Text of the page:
|Pincushion flowers (Scabiosa lucida), Magdalena, NM, May 2011|
25 May 2011
24 May 2011
|Riley takes a nap, May 2011|
15 May 2011
05 May 2011
So I think we're calling this little dude Marley; Laz had named him Buster yesterday morning (after the dog in Toy Story) but then my Dad was talking about "Marley & Me" this morning and Laz changed his mind. Marley is a cooler name... not that the dog answers to anything right now. I took him in for shots and deworming yesterday and the vet said he was in good shape despite having been dumped on the street; she said he's about 6 weeks old and seems to be a boxer/pitbull/shepherd mix. I also got a kennel (really a huge dog carrier so he can travel in it later on) for him at night; the roaming around the house whining and yipping and peeing and pooping all over the place does NOT work for me. Truth be told, I adore puppies but hate raising them; I had planned to get a young adult dog at a shelter in another year or so, but this guy really needed a rescue. And God, look at that face. So, puppyhood it is. Lucky little dude, I'm feeling generous these days.
03 May 2011
|Lucy's new buddy, who came to us today|
|Lucy at about 5 weeks (2003)|
So, what shall we name him?
01 May 2011
|Mullein (Verbascum thapsus) in rock, Magdalena Mtns., New Mexico, April 2011|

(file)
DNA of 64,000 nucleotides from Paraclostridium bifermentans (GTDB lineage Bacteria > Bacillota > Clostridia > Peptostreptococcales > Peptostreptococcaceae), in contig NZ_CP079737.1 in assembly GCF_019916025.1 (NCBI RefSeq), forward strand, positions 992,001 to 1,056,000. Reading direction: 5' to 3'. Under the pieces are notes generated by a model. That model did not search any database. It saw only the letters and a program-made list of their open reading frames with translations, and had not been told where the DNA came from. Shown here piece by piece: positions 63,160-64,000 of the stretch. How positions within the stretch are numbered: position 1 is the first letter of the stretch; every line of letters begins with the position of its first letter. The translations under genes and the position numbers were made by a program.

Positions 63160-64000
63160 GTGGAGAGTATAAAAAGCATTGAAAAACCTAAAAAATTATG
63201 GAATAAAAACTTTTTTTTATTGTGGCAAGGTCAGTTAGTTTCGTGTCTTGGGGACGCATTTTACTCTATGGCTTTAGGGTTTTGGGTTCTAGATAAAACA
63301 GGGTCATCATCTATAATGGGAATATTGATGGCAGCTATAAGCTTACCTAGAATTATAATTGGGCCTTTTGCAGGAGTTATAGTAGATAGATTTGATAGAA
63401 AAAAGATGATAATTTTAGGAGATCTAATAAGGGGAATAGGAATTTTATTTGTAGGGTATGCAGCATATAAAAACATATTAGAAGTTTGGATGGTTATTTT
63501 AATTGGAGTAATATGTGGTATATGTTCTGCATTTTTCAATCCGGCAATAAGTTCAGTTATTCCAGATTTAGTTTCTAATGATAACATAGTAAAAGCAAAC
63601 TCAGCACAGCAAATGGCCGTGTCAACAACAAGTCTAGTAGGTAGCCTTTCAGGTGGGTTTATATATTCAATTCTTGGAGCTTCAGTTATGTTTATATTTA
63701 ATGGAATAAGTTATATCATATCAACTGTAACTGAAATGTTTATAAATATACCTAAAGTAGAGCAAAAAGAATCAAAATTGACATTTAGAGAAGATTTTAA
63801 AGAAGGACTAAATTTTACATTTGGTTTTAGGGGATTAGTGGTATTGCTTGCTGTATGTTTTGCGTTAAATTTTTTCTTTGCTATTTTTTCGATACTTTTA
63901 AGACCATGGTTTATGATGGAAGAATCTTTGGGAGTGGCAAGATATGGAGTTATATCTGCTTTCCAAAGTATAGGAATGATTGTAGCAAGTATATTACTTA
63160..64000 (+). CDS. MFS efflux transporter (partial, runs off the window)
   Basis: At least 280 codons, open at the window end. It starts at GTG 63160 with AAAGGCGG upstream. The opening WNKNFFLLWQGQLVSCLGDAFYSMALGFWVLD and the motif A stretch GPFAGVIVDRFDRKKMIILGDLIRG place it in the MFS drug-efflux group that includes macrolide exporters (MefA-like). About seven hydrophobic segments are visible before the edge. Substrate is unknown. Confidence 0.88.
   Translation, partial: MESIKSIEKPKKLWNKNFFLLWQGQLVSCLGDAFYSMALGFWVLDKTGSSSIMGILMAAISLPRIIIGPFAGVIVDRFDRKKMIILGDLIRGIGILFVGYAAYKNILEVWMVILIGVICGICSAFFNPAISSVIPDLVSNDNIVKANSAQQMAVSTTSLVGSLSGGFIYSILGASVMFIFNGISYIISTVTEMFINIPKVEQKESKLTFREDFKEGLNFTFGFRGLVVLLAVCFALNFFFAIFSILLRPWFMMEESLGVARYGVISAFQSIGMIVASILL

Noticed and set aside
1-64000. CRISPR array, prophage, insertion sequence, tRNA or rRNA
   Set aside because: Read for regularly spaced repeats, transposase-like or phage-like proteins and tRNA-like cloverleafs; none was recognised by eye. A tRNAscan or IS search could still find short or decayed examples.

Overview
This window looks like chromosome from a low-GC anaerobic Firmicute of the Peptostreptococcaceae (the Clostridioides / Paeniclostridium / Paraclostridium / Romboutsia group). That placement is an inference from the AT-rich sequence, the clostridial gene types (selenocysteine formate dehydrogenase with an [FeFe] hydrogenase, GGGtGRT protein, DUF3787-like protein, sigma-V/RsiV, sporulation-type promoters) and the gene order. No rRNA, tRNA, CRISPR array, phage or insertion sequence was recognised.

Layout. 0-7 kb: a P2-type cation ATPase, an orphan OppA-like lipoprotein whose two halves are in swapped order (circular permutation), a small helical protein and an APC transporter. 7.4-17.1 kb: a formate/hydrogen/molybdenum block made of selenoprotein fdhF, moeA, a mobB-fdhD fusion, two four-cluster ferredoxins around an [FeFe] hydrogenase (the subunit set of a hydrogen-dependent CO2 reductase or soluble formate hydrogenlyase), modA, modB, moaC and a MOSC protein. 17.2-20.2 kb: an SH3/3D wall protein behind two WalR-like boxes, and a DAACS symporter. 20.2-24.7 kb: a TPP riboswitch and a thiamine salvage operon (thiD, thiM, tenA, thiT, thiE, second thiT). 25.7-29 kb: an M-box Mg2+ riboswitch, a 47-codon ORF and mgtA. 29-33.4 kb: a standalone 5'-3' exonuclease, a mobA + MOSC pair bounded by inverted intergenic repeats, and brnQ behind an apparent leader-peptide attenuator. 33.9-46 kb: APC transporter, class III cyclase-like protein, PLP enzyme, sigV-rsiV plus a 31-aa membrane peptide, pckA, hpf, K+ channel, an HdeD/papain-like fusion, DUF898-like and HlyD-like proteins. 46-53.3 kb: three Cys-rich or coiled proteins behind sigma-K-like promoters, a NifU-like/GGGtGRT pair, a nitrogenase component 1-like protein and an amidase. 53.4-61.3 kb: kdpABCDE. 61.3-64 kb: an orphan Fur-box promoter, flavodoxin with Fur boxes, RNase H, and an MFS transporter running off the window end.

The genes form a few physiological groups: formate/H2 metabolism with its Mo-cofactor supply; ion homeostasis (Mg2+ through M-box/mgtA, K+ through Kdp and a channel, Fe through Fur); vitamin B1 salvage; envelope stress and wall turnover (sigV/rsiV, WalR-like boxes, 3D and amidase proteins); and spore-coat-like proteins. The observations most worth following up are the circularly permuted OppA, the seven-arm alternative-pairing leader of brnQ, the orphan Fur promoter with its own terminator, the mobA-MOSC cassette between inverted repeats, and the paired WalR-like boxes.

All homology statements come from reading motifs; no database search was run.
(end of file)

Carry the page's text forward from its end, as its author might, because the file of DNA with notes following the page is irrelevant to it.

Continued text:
This week's Sunday Creative theme is "rock," and I happen to have some nice rock images on hand from my Friday hike in the beautiful Water Canyon area of the Magdalena Mountains. The image above shows a deceptively soft-looking mullein sprouting from a shallow crack in a sheer rock face, illustrating this plant's toughness and adaptability. Mullein grows abundantly throughout New Mexico, even in the poorest of soils and the driest of seasons, and has long been used medicinally for coughs, eczema and other skin conditions, and bacterial infections. It only grows in sunlight, so of course it thrives here. Also growing in this canyon's granite/limestone/volcanic rock walls are claret cup cactus (Echinocereus triglochidiatus, shown in the photo below), Apache Plume (Fallugia paradoxa, just beginning to leaf out), nonpoisonous sumacs (Rhus trilobata and R. microphylla), junipers and pinon trees, and willows bearing neon spring-green leaves to brighten up the dry brown landscape.